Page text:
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AGU Fall Meeting sessions on social media, misinformation and uncertainty

Posted on 16 July 2012 by John Cook, Stephan Lewandowsky

We have proposed several sessions for the AGU Fall Meeting in San Francisco on 3-7 December: on social media, misinformation and uncertainty. AGU members are invited to submit abstracts for the sessions - the deadline to submit an abstract is August 8. Details of the sessions are:

PA013: Social Media and Blogging as a Communication Tool for Scientists

Session Abstract:
Social media and the Internet has become an increasingly indispensable tool for scientists and communicators. This session will feature key figures in the climate blogosphere who have adopted novel and effective methods of communicating climate change science on the Internet. They will discuss the risks and rewards of new media, covering issues such as the challenges and advantages of crowd sourcing, viral marketing, Internet marketing and traffic generation, the use of smartphones, the management of online communities and social media sites such as Twitter and Facebook.

Convenor: John Cook

Invited Speakers:

  • Michael Mann
  • Michael Tobis
  • Peter Sinclair
  • Zeke Hausfather

ED042: Understanding & Responding to Misinformation

Session Abstract:
Scientists face many challenges in effectively communicating science to the public, not the least being the presence of misinformation. However, there are actually positive educational opportunities available in the correction of misinformation. This session will explain the psychology and origins of misinformation, the cognitive processes at play when correcting misconceptions and recommended approaches to effective myth debunking. The session will be relevant to scientists seeking to explain their science, to communicators wishing to effectively outreach to the public and educators who may need to respond to misinformation in the classroom.

Convenors: Stephan Lewandowsky, John Cook

Invited Speakers:

  • Daniel Bedford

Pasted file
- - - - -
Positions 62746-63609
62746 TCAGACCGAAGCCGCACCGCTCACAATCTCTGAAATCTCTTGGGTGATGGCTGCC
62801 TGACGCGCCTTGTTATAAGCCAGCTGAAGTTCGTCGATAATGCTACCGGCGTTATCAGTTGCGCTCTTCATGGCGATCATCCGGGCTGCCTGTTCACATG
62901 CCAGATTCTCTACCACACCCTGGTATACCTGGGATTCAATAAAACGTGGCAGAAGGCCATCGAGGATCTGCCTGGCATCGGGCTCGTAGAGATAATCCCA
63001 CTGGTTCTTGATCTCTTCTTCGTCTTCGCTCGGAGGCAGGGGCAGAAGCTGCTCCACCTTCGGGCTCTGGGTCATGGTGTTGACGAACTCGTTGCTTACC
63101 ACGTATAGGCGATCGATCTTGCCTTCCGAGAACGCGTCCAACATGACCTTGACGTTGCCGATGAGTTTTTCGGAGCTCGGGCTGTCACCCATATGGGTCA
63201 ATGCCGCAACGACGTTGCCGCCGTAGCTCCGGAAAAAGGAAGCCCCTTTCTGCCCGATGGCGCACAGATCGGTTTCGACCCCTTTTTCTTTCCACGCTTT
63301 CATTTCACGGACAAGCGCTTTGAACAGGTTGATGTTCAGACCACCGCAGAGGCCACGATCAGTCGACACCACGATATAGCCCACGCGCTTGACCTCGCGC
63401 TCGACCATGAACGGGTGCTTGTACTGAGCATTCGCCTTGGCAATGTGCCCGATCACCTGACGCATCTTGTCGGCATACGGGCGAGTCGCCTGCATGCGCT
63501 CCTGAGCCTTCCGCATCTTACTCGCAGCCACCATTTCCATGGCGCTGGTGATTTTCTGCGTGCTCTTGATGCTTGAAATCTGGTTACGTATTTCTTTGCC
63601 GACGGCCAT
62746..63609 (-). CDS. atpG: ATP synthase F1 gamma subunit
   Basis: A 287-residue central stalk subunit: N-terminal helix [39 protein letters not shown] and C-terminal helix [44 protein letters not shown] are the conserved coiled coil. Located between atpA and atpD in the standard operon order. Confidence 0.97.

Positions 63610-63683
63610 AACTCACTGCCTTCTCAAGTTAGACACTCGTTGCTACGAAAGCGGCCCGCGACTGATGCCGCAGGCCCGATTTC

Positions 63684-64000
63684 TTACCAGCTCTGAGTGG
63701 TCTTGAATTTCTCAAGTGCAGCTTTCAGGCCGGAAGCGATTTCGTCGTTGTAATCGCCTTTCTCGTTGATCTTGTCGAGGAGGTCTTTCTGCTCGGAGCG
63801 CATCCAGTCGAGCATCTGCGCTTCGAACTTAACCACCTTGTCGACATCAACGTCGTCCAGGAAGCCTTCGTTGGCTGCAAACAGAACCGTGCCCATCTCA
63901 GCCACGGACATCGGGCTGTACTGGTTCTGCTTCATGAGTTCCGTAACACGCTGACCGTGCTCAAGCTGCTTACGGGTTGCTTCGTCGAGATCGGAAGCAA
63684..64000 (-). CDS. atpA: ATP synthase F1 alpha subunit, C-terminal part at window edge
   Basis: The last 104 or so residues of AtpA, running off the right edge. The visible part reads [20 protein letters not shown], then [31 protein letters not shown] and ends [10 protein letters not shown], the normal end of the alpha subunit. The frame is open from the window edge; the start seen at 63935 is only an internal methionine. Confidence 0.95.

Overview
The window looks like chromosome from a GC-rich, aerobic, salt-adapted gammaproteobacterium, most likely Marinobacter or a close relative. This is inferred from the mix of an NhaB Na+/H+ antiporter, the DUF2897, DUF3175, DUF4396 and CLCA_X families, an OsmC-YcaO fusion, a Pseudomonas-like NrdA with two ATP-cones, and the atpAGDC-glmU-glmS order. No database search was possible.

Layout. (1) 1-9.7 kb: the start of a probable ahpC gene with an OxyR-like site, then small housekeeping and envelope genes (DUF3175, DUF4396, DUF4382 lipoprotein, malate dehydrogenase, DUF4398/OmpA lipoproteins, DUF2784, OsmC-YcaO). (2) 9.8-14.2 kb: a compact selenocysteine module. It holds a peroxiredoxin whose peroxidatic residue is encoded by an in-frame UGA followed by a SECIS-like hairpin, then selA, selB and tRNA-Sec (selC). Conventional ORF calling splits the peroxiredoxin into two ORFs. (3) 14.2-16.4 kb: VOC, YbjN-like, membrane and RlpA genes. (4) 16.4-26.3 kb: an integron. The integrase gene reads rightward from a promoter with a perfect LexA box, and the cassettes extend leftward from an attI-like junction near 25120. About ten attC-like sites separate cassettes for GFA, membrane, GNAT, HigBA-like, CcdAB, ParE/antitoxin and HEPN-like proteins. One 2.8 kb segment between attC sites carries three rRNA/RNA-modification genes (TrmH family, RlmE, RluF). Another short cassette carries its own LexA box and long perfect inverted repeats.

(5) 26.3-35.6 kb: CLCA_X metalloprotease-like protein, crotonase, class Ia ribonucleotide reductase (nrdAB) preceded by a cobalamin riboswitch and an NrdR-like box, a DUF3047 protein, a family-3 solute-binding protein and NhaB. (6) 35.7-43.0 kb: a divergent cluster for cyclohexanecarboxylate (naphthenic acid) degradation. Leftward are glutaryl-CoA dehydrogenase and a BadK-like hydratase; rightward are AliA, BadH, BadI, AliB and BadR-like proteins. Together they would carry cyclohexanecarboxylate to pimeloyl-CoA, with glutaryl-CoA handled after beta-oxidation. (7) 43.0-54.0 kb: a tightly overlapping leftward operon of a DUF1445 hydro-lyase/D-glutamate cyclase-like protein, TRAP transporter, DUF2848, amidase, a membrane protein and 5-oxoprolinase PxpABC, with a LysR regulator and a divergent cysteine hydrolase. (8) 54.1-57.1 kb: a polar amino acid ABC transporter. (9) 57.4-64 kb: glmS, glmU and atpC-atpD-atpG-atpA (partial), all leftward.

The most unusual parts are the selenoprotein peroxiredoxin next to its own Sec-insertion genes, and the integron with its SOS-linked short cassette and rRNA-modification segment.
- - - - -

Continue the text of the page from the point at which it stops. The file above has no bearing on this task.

• Max Boykoff

GC014: Construing Uncertainty in Climate Science

Session Abstract:
Uncertainty forms an integral part of climate science, and it is often cited in connection with political arguments against mitigative action. However, the implications of uncertainty are not always well understood. In particular, uncertainty is often misunderstood to imply that the risk from climate change may be minimal, whereas in fact greater uncertainty translates into greater risk. This session will examine how uncertainty can be misconstrued, how such misconstrual can be avoided, what the implications of uncertainty are for risk management, and why the notion of uncertainty plays such an important role in cognition and decision making as it relates to climate change.

Convenors: John Robert Hunter, Stephan Lewandowsky, James Risbey

Invited Speakers:

  • Naomi Oreskes
  • Gerard Roe
  • Paul Baer
  • Mike Raupach

AGU Members, click here to submit an abstract for either session.

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Comments 151 to 155 out of 155:

  1. geoffchambers@150 Thank you for the clarification.
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  2. Stephan has a new post up providing all the pertinent details enquiring minds would want to know.
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  3. geoffchambers @150, for the record, up until about December 2010 I was only an occasional reader of SkS, and do not recall the survey at all.
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  4. I have notice that Australian Climate Madness and Climate Depot are prominently featuring a misinterpretation of my words, suggesting that I have said that Lewandowsky has no moral recourse but to rewrite, retract or correct his paper. More accurately, I believe that Lewandowsky has no recourse but to rewrite, withdraw or correct if he agrees with my analysis. I doubt any AGW "skeptic" will want to argue that disagreeing with an analysis by Tom Curtis is itself an immoral act - and certainly I would not either. (How does it come about that so simple a premise needs explaining?) I have left the following comment at Australian Climate Madness, and emailed Marc Morano requesting a correction. I would appreciate it if anybody who comes across a similar misrepresentation directs people to this post.
    "Your claim that, “As Tom Curtis observed, Lewandowsky has no moral alternative but to withdraw his paper” is an over interpretation of my words. It is very obvious that Lewandowsky has the very moral option of simply disagreeing with my analysis. If he disagreed, then he would be acting immorally if he did rewrite, withdraw or retract. This is a distinction you should easily be able to make. If you cannot, you are committed to the belief that every climate change “skeptic” with whom I disagree and who does not rewrite, withdraw or retract is acting immorally – a view to which I certainly do not hold."
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  5. Australian Climate Madness I just love that! Sounds as though the name was chosen in a moment of irrational exuberance, too hastily to realize the double entendre. My immediate association on seeing the words: "coal exports."
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